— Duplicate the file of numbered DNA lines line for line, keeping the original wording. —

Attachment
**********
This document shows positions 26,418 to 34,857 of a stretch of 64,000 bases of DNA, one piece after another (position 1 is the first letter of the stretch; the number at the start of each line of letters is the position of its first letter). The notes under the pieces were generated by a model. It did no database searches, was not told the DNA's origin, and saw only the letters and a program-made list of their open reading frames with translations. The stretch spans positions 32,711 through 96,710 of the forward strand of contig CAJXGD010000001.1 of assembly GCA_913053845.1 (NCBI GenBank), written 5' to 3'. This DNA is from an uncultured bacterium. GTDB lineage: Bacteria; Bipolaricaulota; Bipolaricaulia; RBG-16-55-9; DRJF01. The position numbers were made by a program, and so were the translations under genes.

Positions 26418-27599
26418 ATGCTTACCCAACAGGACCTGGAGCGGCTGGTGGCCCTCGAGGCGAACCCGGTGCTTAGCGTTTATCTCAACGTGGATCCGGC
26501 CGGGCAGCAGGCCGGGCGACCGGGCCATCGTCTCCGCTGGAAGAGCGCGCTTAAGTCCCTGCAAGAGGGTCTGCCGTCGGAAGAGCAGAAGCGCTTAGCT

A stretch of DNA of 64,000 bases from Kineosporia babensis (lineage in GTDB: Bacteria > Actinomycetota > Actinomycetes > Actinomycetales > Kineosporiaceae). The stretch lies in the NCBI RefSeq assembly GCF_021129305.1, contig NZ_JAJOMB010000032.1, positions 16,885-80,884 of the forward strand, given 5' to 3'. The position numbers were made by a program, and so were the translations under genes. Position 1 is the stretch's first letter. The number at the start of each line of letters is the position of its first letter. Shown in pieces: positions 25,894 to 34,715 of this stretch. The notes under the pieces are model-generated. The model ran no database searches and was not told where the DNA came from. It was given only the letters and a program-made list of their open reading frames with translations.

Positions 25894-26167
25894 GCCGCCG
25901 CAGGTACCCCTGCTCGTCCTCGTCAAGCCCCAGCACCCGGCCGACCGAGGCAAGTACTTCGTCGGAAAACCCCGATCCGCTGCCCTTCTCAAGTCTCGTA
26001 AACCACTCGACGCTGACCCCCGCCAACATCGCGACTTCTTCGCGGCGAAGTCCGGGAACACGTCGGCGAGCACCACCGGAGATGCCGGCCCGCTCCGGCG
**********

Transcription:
This document shows positions 26,418 to 34,857 of a stretch of 64,000 bases of DNA, one piece after another (position 1 is the first letter of the stretch; the number at the start of each line of letters is the position of its first letter). The notes under the pieces were generated by a model. It did no database searches, was not told the DNA's origin, and saw only the letters and a program-made list of their open reading frames with translations. The stretch spans positions 32,711 through 96,710 of the forward strand of contig CAJXGD010000001.1 of assembly GCA_913053845.1 (NCBI GenBank), written 5' to 3'. This DNA is from an uncultured bacterium. GTDB lineage: Bacteria; Bipolaricaulota; Bipolaricaulia; RBG-16-55-9; DRJF01. The position numbers were made by a program, and so were the translations under genes.

Positions 26418-27599
26418 ATGCTTACCCAACAGGACCTGGAGCGGCTGGTGGCCCTCGAGGCGAACCCGGTGCTTAGCGTTTATCTCAACGTGGATCCGGC
26501 CGGGCAGCAGGCCGGGCGACCGGGCCATCGTCTCCGCTGGAAGAGCGCGCTTAAGTCCCTGCAAGAGGGTCTGCCGTCGGAAGAGCAGAAGCGCTTAGCT

A stretch of DNA of 64,000 bases from Kineosporia babensis (lineage in GTDB: Bacteria > Actinomycetota > Actinomycetes > Actinomycetales > Kineosporiaceae). The stretch lies in the NCBI RefSeq assembly GCF_021129305.1, contig NZ_JAJOMB010000032.1, positions 16,885-80,884 of the forward strand, given 5' to 3'. The position numbers were made by a program, and so were the translations under genes. Position 1 is the stretch's first letter. The number at the start of each line of letters is the position of its first letter. Shown in pieces: positions 25,894 to 34,715 of this stretch. The notes under the pieces are model-generated. The model ran no database searches and was not told where the DNA came from. It was given only the letters and a program-made list of their open reading frames with translations.

Positions 25894-26167
25894 GCCGCCG
25901 CAGGTACCCCTGCTCGTCCTCGTCAAGCCCCAGCACCCGGCCGACCGAGGCAAGTACTTCGTCGGAAAACCCCGATCCGCTGCCCTTCTCAAGTCTCGTA
26001 AACCACTCGACGCTGACCCCCGCCAACATCGCGACTTCTTCGCGGCGAAGTCCGGGAACACGTCGGCGAGCACCACCGGAGATGCCGGCCCGCTCCGGCG